Napolitano tours AZ border near Mexico - | Lufkin and Nacogdoches, Texas

Napolitano tours AZ border near Mexico

Homeland Security Secretary Janet Napolitano Homeland Security Secretary Janet Napolitano

Homeland Security Secretary Janet Napolitano says comprehensive immigration reform will strengthen the nation's border against criminals and other threats.

Napolitano toured the border near Nogales Tuesday with the highest-ranking official at U.S. Customs and Border Protection, the incoming chairman of the Senate's Homeland Security Committee and an Arizona congressman.

During the tour, Napolitano observed the border from an aircraft and met with Border Patrol agents.

Napolitano said border crossings are down 50 percent since 2008 and 78 percent since their peak in 2000.

Her visit came as Sen. John McCain defended his proposed immigration overhaul in suburban Arizona in the latest sign that this border state will play a prominent role in the national immigration debate.

A bipartisan group of senators - including McCain - want assurances on border security.

Here's the full, joint statement issued by Napolitano and Senate Homeland Security and Governmental Affairs Chairman Tom Carper:

"Today, we traveled to Nogales, Ariz. to see the Department of Homeland Security's (DHS) border security operations at the Southwest border and on-going efforts to secure the border, while facilitating lawful travel and trade. We participated in an aerial tour of the U.S.-Mexico border, visited the Mariposa Port of Entry, and met with the men and women who serve on the frontlines to protect our nation's borders.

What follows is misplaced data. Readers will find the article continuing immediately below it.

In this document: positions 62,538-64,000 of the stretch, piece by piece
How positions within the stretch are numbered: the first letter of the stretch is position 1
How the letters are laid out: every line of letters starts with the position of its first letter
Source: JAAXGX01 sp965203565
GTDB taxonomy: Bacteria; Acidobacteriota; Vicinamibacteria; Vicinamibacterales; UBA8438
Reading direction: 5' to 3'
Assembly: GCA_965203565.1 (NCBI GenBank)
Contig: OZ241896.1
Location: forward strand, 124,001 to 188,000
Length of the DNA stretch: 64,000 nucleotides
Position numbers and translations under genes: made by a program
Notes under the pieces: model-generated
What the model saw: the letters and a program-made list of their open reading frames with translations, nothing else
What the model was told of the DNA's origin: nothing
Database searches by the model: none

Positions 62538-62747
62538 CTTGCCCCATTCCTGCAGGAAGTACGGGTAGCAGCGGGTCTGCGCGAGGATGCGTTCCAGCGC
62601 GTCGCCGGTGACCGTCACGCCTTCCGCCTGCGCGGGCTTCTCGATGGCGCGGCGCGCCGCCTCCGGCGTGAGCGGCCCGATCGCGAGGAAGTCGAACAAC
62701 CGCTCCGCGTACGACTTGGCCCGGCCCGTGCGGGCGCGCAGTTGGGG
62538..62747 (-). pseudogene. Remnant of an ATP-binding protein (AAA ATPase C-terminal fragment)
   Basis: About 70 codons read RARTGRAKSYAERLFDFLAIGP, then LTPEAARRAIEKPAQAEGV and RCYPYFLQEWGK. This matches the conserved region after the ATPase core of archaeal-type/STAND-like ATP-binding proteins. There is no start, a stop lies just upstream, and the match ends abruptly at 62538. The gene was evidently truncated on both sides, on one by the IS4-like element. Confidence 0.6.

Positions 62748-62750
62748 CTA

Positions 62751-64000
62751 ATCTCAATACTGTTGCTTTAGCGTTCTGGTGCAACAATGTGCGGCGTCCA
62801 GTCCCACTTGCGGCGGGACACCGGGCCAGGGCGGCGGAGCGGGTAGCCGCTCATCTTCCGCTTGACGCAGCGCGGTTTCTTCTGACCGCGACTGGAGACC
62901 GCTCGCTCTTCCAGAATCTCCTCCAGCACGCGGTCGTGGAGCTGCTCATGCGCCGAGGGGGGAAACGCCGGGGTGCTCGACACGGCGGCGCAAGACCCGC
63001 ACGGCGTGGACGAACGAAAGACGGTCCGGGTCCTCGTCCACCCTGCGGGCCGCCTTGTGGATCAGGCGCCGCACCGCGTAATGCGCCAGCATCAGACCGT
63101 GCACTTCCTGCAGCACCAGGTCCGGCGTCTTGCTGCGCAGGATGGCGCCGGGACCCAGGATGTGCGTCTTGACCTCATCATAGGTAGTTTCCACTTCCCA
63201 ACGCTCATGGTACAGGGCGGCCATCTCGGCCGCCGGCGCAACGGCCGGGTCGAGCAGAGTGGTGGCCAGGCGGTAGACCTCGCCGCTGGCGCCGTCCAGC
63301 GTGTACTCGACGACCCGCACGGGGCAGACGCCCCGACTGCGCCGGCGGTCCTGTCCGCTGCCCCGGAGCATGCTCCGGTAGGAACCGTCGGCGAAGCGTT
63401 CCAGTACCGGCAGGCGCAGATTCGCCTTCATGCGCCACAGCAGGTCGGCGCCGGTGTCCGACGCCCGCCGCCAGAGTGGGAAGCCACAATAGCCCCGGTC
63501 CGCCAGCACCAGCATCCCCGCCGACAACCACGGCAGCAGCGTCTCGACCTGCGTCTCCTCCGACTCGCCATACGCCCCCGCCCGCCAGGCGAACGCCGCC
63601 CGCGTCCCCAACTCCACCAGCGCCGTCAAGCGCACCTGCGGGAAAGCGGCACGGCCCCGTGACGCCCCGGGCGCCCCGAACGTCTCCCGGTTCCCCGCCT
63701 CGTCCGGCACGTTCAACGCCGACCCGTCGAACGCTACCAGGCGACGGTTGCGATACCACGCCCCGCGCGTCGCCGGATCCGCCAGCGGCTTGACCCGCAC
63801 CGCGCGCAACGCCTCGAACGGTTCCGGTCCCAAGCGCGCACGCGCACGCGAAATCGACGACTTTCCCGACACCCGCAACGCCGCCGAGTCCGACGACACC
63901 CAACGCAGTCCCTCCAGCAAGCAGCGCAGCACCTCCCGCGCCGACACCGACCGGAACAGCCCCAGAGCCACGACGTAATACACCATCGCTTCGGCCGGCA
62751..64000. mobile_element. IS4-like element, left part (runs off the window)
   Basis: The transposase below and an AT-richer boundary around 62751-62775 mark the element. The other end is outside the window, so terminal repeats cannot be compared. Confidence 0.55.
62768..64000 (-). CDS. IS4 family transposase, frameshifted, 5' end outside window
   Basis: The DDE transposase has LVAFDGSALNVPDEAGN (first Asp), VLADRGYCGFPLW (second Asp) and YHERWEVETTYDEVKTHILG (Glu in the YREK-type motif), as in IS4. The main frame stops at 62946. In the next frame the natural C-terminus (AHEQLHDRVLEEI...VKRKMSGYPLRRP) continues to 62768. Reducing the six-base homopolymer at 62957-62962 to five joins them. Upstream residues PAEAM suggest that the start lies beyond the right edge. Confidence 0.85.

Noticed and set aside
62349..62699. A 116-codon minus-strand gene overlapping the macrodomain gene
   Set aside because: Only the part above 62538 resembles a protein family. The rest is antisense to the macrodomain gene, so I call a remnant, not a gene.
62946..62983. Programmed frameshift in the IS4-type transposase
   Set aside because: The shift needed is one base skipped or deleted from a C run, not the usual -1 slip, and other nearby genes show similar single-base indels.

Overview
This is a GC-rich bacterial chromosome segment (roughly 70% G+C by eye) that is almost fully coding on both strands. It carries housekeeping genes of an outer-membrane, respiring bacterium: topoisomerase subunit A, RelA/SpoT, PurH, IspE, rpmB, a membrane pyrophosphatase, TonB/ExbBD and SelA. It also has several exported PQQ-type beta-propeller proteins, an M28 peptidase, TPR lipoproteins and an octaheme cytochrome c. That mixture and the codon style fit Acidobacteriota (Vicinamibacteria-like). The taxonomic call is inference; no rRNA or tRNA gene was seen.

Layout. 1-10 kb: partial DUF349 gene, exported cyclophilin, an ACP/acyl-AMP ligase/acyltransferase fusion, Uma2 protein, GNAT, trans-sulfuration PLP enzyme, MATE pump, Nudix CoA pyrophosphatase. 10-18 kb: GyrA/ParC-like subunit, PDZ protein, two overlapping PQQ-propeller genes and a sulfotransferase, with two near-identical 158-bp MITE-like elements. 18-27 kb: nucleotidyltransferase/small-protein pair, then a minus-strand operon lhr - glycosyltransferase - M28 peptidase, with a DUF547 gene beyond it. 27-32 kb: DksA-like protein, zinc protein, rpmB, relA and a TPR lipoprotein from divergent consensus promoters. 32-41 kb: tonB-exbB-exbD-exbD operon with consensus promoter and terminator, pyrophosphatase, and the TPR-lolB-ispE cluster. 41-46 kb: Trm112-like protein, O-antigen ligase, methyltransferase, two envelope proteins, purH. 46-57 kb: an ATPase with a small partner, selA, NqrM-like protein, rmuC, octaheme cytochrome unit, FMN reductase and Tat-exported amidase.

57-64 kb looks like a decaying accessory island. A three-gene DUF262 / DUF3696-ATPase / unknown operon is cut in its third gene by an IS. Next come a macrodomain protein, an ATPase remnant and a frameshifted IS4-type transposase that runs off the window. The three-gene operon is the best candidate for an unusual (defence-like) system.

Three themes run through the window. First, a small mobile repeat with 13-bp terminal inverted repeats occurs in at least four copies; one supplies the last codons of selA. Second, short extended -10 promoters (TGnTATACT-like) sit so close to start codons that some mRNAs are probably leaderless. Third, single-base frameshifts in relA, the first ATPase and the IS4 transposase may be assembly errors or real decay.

Over the past four years, the Obama Administration, working together with Congress, has dedicated historic levels of personnel, technology, and resources to the Southwest border, and undertaken an unprecedented effort to transform our nation's immigration enforcement systems into one that focuses on public safety, border security, and the integrity of the immigration system.

The Border Patrol is better staffed today than at any time in its 88-year history, having doubled the number of agents from approximately 10,000 in 2004 to more than 21,300 today. Attempts to cross the border illegally, as measured by U.S. Border Patrol apprehensions, totaled nearly 365,000 nationwide in FY 2012, representing a nearly 50 percent decrease since FY 2008 and a 78 percent decrease from their peak in FY 2000. Additionally, from FY 2009 to 2012, CBP and ICE seized 71 percent more currency, 39 percent more drugs, and 189 percent more weapons along the Southwest border as compared to FY 2005 to 2008.

Comprehensive immigration reform will help us continue to build on this progress and strengthen border security by focusing resources on preventing the entry of criminals, human smugglers and traffickers, and national security threats."

Copyright 2013 Associated Press. All rights reserved.  CBS 5 (KPHO Broadcasting Corporation) contributed to this report.

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